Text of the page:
a short site about The Divine Comedy

A Secret History

Perhaps Neil Hannon had the U.S. in mind when he named this retrospective, because most American listeners are wholly unaware of the Irishman’s symphonic pop oddities. With ‘60s pop legend Scott Walker, composer Michael Nyman and the Magnetic Fields as influences, Hannon is both a bombastic show-tune impresario and an unabashedly jaunty Britpopper. Fortunately, sweeping orchestral arrangements go well with either guise. This 17-track collection documents Hannon’s five-album evolution from egghead piano man to passive-aggressive voluptuary to cheeky chronicler of pre-millennial Europe. This middle phase, with its tales of squandered lust, unrequited love, and emotional manipulation, remains the best. But as a social satirist Hannon is always highly quotable. His jaunty melodic flair allows A Secret History to work as a singles jukebox, and the rollicking, horn-driven ‘Pop Singer’s Fear of the Pollen Count’ tidily sums up in all its joy and beauty, but it also makes him sneeze.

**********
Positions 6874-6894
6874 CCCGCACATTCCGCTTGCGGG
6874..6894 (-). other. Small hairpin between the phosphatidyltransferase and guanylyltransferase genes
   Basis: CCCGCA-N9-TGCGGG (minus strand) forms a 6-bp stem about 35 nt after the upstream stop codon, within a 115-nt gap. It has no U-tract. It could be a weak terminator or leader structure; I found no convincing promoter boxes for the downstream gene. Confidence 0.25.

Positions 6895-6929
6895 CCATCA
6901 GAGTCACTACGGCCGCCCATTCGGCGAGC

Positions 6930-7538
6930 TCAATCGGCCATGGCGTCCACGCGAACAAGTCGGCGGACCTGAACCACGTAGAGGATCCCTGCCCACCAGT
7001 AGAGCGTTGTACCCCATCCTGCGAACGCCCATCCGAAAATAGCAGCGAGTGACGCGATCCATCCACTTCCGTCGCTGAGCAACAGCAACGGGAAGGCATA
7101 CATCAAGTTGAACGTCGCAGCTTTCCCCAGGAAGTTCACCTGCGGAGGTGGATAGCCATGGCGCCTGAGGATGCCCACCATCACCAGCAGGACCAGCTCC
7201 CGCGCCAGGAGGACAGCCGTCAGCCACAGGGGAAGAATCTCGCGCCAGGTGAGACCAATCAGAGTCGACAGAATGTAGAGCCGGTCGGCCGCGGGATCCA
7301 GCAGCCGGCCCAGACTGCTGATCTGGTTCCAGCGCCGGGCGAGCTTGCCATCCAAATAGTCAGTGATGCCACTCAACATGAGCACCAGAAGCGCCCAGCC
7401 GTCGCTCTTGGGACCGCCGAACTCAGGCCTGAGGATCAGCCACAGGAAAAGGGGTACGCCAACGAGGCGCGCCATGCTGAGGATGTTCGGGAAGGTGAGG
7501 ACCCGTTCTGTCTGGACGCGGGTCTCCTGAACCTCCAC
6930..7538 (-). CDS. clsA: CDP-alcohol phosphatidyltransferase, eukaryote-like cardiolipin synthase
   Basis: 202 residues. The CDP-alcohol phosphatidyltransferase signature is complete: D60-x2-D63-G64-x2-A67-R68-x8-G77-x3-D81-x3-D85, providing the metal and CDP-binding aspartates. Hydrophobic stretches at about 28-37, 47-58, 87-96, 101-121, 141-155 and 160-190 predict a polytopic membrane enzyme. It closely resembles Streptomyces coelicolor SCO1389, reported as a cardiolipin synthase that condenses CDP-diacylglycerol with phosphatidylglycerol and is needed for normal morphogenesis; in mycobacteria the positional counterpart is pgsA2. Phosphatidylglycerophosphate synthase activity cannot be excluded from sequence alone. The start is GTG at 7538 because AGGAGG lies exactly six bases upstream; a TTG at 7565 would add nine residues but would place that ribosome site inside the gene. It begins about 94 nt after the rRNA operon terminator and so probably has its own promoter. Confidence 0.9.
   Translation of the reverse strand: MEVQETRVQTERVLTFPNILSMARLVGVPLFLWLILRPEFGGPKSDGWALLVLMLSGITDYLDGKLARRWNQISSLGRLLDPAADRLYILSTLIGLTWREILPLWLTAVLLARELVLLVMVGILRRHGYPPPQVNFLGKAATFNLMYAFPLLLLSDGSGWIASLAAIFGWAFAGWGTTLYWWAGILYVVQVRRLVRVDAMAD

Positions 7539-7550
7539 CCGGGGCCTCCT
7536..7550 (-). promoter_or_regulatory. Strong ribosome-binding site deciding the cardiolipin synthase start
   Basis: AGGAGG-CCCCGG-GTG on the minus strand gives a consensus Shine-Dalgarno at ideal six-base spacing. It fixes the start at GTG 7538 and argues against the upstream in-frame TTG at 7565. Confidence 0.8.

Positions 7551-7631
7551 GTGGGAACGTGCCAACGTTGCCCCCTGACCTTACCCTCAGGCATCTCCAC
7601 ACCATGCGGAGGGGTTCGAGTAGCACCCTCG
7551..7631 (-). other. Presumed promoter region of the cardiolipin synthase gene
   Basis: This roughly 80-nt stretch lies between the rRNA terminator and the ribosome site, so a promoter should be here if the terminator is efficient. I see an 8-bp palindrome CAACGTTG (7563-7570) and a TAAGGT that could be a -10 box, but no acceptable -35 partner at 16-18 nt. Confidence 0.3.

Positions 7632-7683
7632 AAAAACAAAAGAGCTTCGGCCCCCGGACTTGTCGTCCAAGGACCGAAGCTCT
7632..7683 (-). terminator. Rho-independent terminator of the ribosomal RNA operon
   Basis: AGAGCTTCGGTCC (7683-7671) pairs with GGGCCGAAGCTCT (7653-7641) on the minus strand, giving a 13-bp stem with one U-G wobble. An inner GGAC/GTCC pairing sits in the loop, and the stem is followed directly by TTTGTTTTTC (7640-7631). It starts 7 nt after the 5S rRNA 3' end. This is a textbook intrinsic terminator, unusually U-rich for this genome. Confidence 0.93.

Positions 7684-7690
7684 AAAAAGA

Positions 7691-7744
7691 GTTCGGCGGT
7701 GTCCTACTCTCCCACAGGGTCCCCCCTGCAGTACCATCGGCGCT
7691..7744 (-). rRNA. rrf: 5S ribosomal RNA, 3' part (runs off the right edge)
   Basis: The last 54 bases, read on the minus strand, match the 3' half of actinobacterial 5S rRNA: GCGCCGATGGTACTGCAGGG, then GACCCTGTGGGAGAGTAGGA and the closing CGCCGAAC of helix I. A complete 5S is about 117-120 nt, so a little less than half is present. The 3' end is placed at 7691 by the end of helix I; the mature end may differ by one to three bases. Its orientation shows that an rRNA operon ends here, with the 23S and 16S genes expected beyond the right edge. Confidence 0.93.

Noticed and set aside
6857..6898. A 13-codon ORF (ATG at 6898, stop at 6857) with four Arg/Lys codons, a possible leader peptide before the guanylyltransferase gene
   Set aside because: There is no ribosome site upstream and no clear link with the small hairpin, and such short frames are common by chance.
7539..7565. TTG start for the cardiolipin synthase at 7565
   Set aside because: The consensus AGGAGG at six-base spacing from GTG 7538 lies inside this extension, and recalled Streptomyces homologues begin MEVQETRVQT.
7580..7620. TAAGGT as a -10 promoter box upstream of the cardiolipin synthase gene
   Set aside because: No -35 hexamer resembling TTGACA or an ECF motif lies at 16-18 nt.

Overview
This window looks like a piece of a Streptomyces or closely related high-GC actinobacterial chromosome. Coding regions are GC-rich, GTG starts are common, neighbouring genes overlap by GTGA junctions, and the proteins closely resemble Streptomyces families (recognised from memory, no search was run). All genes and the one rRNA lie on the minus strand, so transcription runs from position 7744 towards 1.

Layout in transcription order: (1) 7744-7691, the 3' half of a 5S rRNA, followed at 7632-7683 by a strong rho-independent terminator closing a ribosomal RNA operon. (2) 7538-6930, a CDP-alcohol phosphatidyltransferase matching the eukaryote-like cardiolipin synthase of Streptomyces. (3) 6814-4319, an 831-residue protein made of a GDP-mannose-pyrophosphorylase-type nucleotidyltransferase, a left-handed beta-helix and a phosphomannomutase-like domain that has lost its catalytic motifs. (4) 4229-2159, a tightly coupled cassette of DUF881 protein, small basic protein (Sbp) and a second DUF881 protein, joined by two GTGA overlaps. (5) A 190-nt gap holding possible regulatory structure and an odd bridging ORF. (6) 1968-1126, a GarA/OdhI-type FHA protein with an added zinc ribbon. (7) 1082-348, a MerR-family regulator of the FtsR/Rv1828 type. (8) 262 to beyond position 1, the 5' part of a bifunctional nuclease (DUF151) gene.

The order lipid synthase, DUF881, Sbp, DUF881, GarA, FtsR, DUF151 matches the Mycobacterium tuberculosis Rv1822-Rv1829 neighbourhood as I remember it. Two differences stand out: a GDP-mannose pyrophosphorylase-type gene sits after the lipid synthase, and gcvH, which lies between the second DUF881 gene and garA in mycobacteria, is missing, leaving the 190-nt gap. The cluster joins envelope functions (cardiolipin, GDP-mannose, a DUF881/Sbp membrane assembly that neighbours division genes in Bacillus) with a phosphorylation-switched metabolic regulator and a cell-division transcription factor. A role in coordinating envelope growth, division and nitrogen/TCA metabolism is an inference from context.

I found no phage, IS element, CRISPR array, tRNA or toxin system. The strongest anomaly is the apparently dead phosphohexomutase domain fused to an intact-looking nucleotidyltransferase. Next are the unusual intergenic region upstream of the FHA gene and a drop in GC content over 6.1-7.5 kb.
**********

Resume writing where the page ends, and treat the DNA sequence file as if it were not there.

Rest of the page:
Jason Cohen
Request 03/2000